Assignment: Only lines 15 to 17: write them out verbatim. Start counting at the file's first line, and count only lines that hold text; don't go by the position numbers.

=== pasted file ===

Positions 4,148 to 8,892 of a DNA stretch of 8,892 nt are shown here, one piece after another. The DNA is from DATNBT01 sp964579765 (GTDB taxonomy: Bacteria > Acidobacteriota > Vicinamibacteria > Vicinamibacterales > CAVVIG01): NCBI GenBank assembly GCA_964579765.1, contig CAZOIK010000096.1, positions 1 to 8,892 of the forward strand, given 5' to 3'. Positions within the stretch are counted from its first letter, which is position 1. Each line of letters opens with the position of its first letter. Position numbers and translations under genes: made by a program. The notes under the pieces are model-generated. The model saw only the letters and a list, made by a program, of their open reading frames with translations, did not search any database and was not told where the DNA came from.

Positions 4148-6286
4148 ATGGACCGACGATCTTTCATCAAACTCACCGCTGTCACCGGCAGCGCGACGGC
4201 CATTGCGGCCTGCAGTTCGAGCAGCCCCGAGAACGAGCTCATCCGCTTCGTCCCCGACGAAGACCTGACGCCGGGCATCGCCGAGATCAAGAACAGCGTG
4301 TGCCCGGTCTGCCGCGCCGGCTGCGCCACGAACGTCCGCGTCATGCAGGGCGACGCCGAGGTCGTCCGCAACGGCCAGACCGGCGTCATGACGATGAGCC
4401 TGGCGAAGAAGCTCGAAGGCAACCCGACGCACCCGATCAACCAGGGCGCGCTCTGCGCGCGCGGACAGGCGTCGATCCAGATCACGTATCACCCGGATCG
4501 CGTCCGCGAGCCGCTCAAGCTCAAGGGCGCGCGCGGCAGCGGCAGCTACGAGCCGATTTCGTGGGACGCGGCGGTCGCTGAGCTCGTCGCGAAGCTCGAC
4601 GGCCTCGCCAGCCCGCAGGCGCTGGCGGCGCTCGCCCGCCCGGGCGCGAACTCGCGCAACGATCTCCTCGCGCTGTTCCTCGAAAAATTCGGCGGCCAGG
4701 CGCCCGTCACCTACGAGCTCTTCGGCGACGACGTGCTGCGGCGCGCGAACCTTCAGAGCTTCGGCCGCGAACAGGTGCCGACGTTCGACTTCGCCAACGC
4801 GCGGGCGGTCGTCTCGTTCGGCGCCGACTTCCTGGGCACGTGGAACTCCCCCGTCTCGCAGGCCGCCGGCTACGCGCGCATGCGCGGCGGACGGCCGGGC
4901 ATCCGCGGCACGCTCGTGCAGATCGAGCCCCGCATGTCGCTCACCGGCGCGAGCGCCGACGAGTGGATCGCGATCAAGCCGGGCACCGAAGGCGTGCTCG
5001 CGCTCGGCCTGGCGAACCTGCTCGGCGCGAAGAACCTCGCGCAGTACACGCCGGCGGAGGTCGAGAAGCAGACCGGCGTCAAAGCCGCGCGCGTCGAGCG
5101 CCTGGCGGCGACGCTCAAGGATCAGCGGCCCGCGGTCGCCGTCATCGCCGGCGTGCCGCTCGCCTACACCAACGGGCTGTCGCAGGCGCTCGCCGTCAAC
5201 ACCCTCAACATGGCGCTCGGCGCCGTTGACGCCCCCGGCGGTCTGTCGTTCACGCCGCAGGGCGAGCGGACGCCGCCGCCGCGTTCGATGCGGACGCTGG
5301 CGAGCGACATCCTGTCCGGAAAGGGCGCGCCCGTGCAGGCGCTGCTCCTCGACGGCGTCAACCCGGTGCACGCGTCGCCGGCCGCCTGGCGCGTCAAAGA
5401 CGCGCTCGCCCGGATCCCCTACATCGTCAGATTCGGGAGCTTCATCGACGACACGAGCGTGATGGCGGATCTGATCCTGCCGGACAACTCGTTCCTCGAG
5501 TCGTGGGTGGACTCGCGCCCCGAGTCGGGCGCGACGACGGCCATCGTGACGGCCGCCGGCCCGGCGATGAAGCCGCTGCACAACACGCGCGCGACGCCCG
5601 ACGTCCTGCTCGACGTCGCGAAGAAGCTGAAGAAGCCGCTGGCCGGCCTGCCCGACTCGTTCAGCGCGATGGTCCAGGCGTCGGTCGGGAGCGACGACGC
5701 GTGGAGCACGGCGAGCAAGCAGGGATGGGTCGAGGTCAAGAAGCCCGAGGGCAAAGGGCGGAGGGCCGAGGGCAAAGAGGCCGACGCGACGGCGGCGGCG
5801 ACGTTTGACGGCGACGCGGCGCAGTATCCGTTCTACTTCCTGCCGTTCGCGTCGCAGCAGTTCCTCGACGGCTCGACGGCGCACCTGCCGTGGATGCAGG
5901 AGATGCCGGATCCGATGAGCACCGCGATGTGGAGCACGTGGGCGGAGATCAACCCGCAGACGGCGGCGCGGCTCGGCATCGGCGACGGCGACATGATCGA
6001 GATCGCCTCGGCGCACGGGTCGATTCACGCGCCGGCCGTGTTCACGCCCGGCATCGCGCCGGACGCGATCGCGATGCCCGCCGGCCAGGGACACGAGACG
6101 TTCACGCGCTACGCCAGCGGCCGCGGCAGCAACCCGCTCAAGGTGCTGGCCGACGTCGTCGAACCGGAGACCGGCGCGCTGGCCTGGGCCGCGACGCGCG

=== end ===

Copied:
5301 CGAGCGACATCCTGTCCGGAAAGGGCGCGCCCGTGCAGGCGCTGCTCCTCGACGGCGTCAACCCGGTGCACGCGTCGCCGGCCGCCTGGCGCGTCAAAGA
5401 CGCGCTCGCCCGGATCCCCTACATCGTCAGATTCGGGAGCTTCATCGACGACACGAGCGTGATGGCGGATCTGATCCTGCCGGACAACTCGTTCCTCGAG
5501 TCGTGGGTGGACTCGCGCCCCGAGTCGGGCGCGACGACGGCCATCGTGACGGCCGCCGGCCCGGCGATGAAGCCGCTGCACAACACGCGCGCGACGCCCG